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3303.0 - Causes of Death, Australia, 2007 Quality Declaration 
Previous ISSUE Released at 11:30 AM (CANBERRA TIME) 18/03/2009   
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TECHNICAL NOTE 2 CORONER CERTIFIED DEATHS


INTRODUCTION

1 In order to complete a death registration, the death must be certified by either a doctor using the Medical Certificate of Cause of Death, or by a coroner. It is the role of the coroner to investigate the circumstances surrounding all reportable deaths and to establish wherever possible the circumstances surrounding the death, and the cause(s) of death. For information regarding the types of deaths certified by a Coroner, please refer to Explanatory Note 2.

2 When coronial investigations are complete, causes of death information is passed to the Registrar of Births, Deaths and Marriages, as well as to the National Coronial Information System (NCIS). The ABS commenced using the NCIS to code coroner certified deaths for the 2003 reference year. Since 2006, the ABS has relied totally on information available on the National Coronial Information System ( NCIS) to code deaths certified by a Coroner. Prior to 2006, the ABS had sought additional information on coroner certified deaths where information was not available on NCIS by undertaking personal visits to Coroner offices to extract information from paper records. From 2006 onwards, where a case remains open on the NCIS at the time the ABS ceases processing, only information available on NCIS is used by the ABS to code the cause of death. Where insufficient information is available to code a cause of death (e.g. a coroner certified death was yet to be finalised by the Coroner), less specific ICD codes are assigned as required by the ICD coding rules.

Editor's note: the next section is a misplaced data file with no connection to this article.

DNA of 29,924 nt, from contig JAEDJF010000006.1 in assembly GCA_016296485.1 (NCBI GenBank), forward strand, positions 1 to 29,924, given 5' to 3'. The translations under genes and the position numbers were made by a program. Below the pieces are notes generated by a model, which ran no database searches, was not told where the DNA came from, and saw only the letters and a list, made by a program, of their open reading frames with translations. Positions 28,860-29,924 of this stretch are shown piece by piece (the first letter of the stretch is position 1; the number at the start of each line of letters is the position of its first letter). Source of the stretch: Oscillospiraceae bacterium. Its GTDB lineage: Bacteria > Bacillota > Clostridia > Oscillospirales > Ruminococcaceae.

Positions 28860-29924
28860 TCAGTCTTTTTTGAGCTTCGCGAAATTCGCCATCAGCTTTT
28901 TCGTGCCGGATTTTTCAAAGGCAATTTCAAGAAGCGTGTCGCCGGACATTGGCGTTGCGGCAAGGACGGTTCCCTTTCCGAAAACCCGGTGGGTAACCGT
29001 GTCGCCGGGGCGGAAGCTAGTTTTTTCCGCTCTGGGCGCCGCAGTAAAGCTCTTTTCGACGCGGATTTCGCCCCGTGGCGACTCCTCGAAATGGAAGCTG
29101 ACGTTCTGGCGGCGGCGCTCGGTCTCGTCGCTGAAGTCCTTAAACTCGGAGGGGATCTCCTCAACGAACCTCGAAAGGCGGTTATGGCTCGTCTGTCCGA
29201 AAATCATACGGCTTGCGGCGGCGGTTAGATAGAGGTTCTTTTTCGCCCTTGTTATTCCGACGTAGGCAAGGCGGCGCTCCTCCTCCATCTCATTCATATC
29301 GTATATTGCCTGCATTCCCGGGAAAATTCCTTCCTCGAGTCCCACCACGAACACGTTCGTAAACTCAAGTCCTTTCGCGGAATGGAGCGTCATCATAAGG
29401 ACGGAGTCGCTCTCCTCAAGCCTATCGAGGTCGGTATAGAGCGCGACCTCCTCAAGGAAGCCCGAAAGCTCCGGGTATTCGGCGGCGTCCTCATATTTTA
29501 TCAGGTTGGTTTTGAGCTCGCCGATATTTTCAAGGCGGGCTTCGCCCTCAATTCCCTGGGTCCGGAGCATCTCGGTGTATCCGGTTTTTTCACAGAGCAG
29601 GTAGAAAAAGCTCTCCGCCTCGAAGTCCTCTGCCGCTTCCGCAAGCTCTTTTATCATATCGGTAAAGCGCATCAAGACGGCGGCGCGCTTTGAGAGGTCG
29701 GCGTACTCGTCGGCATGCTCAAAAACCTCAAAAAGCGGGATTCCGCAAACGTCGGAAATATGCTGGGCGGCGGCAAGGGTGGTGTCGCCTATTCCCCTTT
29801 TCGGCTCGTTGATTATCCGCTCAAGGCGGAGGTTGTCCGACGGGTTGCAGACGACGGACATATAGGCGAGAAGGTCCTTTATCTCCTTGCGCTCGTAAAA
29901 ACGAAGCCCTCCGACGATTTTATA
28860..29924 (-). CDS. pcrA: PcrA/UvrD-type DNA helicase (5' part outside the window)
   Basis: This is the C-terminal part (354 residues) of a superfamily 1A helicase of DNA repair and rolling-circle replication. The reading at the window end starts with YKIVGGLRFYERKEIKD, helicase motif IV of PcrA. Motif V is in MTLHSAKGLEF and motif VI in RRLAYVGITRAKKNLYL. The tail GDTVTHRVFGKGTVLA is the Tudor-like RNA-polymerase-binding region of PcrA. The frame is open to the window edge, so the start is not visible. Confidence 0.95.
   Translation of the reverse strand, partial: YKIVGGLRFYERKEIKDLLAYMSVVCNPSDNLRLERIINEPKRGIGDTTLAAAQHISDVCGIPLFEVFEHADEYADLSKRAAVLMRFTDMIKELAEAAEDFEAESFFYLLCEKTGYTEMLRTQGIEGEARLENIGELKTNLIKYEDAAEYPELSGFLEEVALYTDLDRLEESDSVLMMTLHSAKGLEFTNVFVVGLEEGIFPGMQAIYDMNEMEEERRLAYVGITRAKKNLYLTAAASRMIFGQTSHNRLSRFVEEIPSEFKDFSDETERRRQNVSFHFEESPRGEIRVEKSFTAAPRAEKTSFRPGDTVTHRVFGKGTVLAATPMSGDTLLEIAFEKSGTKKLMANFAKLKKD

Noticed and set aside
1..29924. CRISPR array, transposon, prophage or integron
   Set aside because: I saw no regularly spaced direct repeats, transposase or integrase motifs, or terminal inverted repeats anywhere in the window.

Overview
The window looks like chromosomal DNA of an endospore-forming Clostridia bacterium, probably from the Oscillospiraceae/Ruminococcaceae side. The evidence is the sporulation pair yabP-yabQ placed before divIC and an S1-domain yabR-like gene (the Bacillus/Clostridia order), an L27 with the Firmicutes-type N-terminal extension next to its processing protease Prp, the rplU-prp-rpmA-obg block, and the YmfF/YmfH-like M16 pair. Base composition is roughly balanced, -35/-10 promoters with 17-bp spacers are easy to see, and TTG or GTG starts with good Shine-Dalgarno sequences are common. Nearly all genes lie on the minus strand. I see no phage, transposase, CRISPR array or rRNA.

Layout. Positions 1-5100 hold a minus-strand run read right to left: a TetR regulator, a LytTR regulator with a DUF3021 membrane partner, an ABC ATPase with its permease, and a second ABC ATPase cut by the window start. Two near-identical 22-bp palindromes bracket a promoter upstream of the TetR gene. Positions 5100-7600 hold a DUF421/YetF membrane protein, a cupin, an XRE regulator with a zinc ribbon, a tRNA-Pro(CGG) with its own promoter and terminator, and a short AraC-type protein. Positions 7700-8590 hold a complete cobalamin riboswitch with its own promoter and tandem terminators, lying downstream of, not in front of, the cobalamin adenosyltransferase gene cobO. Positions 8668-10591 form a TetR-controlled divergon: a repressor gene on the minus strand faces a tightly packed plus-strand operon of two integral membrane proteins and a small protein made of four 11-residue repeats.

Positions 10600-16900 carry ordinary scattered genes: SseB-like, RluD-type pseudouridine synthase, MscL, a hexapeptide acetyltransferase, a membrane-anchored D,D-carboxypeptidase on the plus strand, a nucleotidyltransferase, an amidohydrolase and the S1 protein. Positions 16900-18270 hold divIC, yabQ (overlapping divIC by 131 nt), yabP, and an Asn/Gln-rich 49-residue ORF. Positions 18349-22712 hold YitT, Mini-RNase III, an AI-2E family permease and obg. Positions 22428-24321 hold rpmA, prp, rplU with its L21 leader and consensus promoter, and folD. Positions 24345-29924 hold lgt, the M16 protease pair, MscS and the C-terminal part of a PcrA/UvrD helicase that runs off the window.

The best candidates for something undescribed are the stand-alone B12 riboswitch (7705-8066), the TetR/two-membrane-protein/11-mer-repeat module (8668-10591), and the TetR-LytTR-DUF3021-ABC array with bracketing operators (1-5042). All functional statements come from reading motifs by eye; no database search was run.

3 Up to and including deaths registered in 2006, ABS Causes of death processing was finalised at a point in time. This meant that not all deaths registered in the reference year which were referred to the coroner, had been investigated, the case closed and relevant information loaded to the NCIS. The coronial process can take several years if an inquest is being held or complex investigations are being undertaken. However, any general increase in the length of coronial investigations (or in the workload of coroners) or, the timeliness of input of coronial findings to the NCIS, has the potential to affect data quality in terms of specificity given that the need for timely information limits the amount of time available to wait for the findings of the longer cases. The fact that a case is still open limits the amount of information available to the ABS in order to be able to code causes of death, and may result in a less specific code being allocated consistent with ICD-10 coding rules

4 All coroner certified deaths registered after 1 January 2007 will be subject to a revision process. This is a change from previous years where all ABS processing of causes of death data for a particular reference period was finalised approximately 13 months after the end of the reference period. The revision process will enable the use of additional information relating to coroner certified deaths as it becomes available over time, resulting in increased specificity of the assigned ICD-10 codes.

5 Causes of death data for 2007 coroner certified deaths will be updated as more information becomes available to the ABS. Revised data for 2007 will be published both on a year registration basis and a year of occurrence basis in the 2008 Causes of death publication, due to be released in March 2010 and again in the publication relating to the 2009 collection due for release in 2011. Revisions will only impact on coroner certified deaths, as further information becomes available to the ABS about the causes of these deaths.

6 All information in this paper which refers to the cessation of ABS processing of 2007 data, should be considered with regard to paragraphs 3 and 4 of this technical note i.e. all open coroner cases on NCIS will be revised when the case is finalised, therefore the information in this paper only refers to the point in time (30 January 2009) when initial 2007 processing was finalised.